$1M Grant To Support Meta-Materials Research


Toby Weber
Pradeep Sharma, professor of mechanical engineering, is leading a group of researchers that has received a $1.22M NSF grant to develop a novel class of meta materials that generate electricity when placed under physical stress. Photo by Jeff Shaw.
Pradeep Sharma, professor of mechanical engineering, is leading a group of researchers that has received a $1.22M NSF grant to develop a novel class of meta materials that generate electricity when placed under physical stress. Photo by Jeff Shaw.

Interdisciplinary team from three universities will seek to create “piezoelectrics on steroids.”

Artificial limbs that can perform a variety of complex tasks by more closely mimicking natural movement and levels of strength and high-tech military equipment powered by every step a soldier takes are just two of the many innovations that may arise through the work of a research team based at the University of Houston Cullen College of Engineering.

The group is led by Mechanical Engineering Professor Pradeep Sharma and consists of Ramanan Krishnamoorti of the Cullen College’s Department of Chemical & Biomolecular Engineering, Boris Yakobson of Rice University, and Zoubeida Ounaies of Texas A&M University. Together they have been awarded a $1.22 million grant from the National Science Foundation to develop a novel class of meta-materials that, like piezoelectrics, generate electricity when placed under physical stress, even though none of the constituent materials are themselves piezoelectric.

Naturally occurring, piezoelectrics generate an electrical charge when placed under stress such as bending or pushing. If exposed to an electrical charge, they will develop stress that could lead to movement if the system is unconstrained. They are widely used in high-tech applications ranging from military, medical and aerospace devices to more common consumer products. Cellular telephones, for example, rely on piezoelectrics for their vibrate function.

Natural piezoelectric materials, while plentiful, have their limits—there are only a few types of such materials, each with a set percentage at which they convert mechanical energy to electrical energy (and vice versa). In general, if an application requires level of energy conversion not found in these materials, a composite consisting of piezoelectrics and non-piezoelectrics must be made. Often these composites, while functional, are not ideal for the tasks they are assigned.

Using a theory inspired from related works by researchers from Penn State University and developed by Sharma, however, this team of researchers, utilizing nanoscale effects, will combine a soft dielectric material (materials that are natural insulators) with other harder materials (such as ceramics) in such a way that, like piezoelectrics, they yield an electrical charge when put under stress.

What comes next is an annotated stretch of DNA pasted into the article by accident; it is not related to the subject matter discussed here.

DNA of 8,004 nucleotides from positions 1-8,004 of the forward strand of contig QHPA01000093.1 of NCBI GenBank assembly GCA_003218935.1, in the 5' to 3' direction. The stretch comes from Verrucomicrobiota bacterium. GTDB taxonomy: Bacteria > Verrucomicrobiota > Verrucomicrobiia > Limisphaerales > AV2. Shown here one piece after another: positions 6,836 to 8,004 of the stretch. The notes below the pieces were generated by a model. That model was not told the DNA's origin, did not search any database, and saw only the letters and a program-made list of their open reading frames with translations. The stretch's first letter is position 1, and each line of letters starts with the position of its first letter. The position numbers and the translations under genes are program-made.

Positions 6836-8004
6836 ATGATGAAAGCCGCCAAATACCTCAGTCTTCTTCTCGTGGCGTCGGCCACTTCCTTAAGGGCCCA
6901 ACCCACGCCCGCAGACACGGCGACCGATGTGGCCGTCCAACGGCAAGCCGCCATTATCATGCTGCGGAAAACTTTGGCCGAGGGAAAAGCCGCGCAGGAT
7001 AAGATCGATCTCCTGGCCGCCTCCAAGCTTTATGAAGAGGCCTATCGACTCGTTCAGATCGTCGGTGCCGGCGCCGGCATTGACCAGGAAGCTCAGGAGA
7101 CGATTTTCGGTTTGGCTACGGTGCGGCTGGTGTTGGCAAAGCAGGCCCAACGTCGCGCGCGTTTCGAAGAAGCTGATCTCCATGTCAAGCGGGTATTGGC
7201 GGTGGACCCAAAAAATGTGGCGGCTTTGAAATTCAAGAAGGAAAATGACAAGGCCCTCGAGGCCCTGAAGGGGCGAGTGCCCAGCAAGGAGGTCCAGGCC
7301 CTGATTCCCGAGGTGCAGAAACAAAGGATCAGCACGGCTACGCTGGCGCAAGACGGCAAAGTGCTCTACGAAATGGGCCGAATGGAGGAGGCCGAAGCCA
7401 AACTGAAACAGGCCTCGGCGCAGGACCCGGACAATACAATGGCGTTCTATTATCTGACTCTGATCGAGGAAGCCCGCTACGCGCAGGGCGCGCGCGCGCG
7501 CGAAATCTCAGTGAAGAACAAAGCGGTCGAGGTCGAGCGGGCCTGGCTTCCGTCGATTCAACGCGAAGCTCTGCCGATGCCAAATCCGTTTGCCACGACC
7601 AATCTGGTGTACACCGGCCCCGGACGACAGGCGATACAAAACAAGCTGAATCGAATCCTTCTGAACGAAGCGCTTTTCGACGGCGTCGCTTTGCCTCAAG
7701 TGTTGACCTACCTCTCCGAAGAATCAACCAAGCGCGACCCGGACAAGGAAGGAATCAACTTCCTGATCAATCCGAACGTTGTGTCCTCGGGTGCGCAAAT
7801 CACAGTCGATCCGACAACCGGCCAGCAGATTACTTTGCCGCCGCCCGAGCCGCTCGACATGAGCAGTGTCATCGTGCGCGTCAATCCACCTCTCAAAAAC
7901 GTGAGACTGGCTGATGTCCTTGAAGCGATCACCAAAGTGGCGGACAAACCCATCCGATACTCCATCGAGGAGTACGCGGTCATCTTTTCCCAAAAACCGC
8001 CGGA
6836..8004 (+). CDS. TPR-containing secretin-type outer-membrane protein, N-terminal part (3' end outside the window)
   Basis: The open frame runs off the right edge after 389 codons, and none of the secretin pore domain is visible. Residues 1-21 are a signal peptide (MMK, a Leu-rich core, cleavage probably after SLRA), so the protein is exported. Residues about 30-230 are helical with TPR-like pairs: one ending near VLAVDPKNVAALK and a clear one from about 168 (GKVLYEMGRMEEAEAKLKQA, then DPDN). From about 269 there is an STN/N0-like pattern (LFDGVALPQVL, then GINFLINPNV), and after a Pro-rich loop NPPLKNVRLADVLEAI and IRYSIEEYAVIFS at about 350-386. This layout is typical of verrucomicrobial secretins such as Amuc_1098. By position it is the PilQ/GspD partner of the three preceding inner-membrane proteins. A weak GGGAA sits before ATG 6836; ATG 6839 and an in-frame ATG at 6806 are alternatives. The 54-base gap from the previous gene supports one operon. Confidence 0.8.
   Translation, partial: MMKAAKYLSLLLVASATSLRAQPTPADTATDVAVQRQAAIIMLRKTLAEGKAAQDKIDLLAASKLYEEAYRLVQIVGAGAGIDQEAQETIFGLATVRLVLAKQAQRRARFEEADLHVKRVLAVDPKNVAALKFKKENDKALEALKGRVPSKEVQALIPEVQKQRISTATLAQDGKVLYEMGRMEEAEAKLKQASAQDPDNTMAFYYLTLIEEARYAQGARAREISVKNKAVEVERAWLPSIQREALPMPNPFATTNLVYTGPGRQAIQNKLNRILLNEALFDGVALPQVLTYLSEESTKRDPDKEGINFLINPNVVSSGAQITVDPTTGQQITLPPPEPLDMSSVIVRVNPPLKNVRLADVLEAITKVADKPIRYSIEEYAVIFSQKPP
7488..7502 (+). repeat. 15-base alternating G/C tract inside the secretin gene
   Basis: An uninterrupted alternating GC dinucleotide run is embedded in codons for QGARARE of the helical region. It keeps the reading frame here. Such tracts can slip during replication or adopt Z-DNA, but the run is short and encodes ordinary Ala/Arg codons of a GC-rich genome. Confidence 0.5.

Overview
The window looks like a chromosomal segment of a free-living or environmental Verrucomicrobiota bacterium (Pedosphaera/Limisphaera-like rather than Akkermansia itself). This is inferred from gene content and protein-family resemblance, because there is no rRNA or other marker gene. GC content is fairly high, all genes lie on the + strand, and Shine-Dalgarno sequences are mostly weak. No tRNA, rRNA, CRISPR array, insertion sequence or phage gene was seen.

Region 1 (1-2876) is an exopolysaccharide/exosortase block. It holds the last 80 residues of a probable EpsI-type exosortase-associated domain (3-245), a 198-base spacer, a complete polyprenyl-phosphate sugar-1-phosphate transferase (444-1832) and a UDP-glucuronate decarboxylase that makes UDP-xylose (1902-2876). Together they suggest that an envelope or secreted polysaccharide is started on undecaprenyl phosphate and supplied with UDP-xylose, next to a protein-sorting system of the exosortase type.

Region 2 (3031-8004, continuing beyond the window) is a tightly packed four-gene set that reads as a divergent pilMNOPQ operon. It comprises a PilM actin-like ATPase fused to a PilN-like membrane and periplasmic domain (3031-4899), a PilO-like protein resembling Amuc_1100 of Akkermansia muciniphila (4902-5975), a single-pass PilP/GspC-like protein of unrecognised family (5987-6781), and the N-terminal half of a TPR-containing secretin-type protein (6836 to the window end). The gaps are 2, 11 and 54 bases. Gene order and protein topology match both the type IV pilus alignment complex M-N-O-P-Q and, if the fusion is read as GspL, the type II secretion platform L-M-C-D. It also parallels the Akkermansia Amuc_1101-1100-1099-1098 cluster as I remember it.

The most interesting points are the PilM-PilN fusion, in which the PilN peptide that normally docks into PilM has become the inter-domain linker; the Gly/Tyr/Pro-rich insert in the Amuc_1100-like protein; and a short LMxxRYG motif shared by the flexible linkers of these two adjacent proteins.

This is made possible, Sharma said, because of the scale at which the researchers will be working. At the nano-level, where one nanometer equals 1 billionth of a meter, certain properties of materials are more pronounced, while others are suppressed.

“The real applications of this technology are going to come from the fact that you don’t have to depend on existing piezoelectrics,” Sharma said. “You can create materials, using certain nanoscale effects, that give higher energy conversion. These are basically piezoelectrics on steroids.”

One possibility application of these piezoelectrics is in the next generation artificial limbs. Using existing piezoelectrics, it is difficult to construct prosthetics that offer a full range of motion and are strong enough to lift heavy objects or support a large amount of weight. The highly customizable piezoelectrics being developed by this research team could enable the creation of prosthetics that come closer to offering both the flexibility and the strength of real limbs.

These materials could also find use in military applications. A strip of these new piezoelectrics placed in the boot of a soldier would generate electricity with every step. That energy could be used to power the increasing number of devices with which individual soldiers are equipped.

Other possible applications could involve putting these new piezoelectric materials in a roadway and generating electricity from the pressure of automobiles riding over them; the development of actuators (devices that open and close when exposed to an electrical current) that are much more sensitive and able to make small adjustments to the size of their opening; and medical diagnostic tools that can determine not just the presence of a pathogen, but also the concentration.

“We’re getting rid of nature’s limitations on piezoelectrics,” said Sharma. “Nature has given us just a couple of these materials. With this method we can design specific properties, making them much more effective. We can fine tune it to meet certain needs.”



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